I also have a 5 year-old son. He is emotional and loving. He dances with reckless abandon and sings emphatically to Katy Perry’s anthem “Roar”. It apparently speaks to him. As he begins this long journey of becoming a man, I want him to understand that feminism is not anti-man. I want him to see that the struggle is real and we need his help. I want him to understand that when his mother speaks of Femme Cabal, that it is for him as well as for us.


I have an older sister. She is smarter than me, kinder than me and taller than me. And I am eternally grateful to have her as a best-friend. I truly believe it is the single-most formative relationship in my life. As a holder of a PhD in Public Health, I have watched as she has grown to be a global voice for women’s reproductive health rights and education. And she has two boys and a husband. She is the very definition of a woman’s woman. And I march to let her know that I SEE her and to tell her that I will work harder.


Sometimes I worry that I don’t give enough to my girlfriends. Between kids, work and husbands, girlfriends can easily slip to the back burner. On this day January 21, 2017 I would like to re-affirm my commitment to the ladies that have made me who I am. You are professionals, stay-at-home moms, entrepreneurs, wives, divorcees, mothers, childless. You bring an unbelievable wealth of experience to my life and I am grateful.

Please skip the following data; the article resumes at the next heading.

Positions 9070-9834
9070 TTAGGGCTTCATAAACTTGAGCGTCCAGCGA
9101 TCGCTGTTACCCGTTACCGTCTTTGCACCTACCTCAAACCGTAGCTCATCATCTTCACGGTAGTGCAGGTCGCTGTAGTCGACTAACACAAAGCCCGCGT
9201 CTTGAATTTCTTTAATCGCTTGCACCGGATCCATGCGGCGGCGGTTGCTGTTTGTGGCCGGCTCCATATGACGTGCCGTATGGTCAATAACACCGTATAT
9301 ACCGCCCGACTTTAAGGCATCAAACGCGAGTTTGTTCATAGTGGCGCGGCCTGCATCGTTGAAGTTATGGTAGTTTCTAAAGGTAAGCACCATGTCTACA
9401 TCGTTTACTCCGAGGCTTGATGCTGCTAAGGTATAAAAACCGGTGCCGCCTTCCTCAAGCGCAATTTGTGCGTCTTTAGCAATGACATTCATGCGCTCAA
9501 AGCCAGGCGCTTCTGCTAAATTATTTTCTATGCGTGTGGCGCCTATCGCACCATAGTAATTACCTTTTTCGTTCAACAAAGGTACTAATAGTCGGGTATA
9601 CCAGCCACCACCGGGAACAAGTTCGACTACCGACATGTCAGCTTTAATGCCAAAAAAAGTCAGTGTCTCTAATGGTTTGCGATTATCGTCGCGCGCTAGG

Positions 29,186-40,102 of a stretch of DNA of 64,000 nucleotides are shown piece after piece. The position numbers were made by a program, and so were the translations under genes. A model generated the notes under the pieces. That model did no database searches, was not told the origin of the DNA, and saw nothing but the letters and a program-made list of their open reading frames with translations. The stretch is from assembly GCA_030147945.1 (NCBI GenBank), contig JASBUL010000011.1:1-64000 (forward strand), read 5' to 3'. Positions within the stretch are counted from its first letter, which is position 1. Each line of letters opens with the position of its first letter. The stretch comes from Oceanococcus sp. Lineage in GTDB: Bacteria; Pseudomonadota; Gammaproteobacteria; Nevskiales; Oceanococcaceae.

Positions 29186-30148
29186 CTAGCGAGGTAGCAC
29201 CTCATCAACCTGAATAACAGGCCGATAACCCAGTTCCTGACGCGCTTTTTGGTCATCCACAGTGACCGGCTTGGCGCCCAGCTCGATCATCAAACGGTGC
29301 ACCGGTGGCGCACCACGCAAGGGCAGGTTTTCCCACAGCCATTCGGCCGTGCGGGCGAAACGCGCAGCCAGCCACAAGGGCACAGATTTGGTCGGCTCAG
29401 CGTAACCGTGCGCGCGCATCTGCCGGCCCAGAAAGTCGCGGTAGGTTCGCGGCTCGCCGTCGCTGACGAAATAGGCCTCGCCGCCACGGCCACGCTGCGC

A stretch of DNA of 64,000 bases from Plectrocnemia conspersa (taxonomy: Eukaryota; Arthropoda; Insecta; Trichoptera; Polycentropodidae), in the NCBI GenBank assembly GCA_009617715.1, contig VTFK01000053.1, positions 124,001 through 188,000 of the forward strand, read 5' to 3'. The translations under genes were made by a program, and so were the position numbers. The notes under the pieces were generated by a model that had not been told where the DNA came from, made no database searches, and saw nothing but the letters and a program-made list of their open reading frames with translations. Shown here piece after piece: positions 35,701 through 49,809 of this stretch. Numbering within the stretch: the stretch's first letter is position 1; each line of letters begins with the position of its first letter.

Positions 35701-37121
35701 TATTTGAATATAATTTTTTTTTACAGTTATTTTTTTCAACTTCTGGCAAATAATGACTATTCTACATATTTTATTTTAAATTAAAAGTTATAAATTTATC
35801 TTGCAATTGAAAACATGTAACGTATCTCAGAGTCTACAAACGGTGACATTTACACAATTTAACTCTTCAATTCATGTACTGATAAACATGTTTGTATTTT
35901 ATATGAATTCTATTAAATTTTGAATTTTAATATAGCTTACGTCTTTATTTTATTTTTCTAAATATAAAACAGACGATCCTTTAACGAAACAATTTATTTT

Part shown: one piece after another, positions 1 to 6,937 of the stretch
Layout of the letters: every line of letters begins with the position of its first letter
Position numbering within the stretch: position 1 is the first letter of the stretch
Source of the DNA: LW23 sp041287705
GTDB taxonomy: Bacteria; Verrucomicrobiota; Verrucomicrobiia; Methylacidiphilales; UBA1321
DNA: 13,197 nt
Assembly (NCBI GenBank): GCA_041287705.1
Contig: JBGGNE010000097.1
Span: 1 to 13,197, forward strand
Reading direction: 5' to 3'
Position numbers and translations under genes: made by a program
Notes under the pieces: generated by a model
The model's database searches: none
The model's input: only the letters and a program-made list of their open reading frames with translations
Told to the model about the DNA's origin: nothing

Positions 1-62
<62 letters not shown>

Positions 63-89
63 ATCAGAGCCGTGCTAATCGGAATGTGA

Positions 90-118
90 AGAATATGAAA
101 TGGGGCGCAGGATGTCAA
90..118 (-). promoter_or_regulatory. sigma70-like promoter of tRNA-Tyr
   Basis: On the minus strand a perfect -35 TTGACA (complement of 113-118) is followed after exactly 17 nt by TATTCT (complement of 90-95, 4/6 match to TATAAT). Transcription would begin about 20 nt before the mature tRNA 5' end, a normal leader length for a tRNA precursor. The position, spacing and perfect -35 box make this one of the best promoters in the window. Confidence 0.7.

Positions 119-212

My husband is literally my rock. (I love when people use the word literally but actually mean figuratively, like what’s so bad about saying “My husband is figuratively my rock.”?) My life would LITERALLY be impossible without him. A few years ago, an unfortunate immigration document debacle led to him being stranded indefinitely out of country. That small taste of life without him was all I needed to be sure. He allows me time and space to explore these feelings. I want him at the march to see that I am a part of something powerful.


My mother is 67 years old. She lived through and raised three kids during what I consider some of the most difficult decades for women. And she did it as a new immigrant. Raising kids in the 70s and 80s, women were told they could have it all. Wanna go to university? YOU CAN DO IT. Wanna be a mechanic? SURE! Want to start your own business? GO GET ‘EM TIGER! Just so long as you get married, have kids, do all the housework, cook, clean and stay thin. No wonder this generation had the highest rates of divorce in history. The whole thing sounds awful. I want my mom to know that the work her generation did to make things better for me and my sister is still underway.


I want my elected officials to know that I am watching. WE are watching. And WE will not stand idly by as the progress that has been made is unwound.

This is #WHYIMARCH. Come march with me, every year.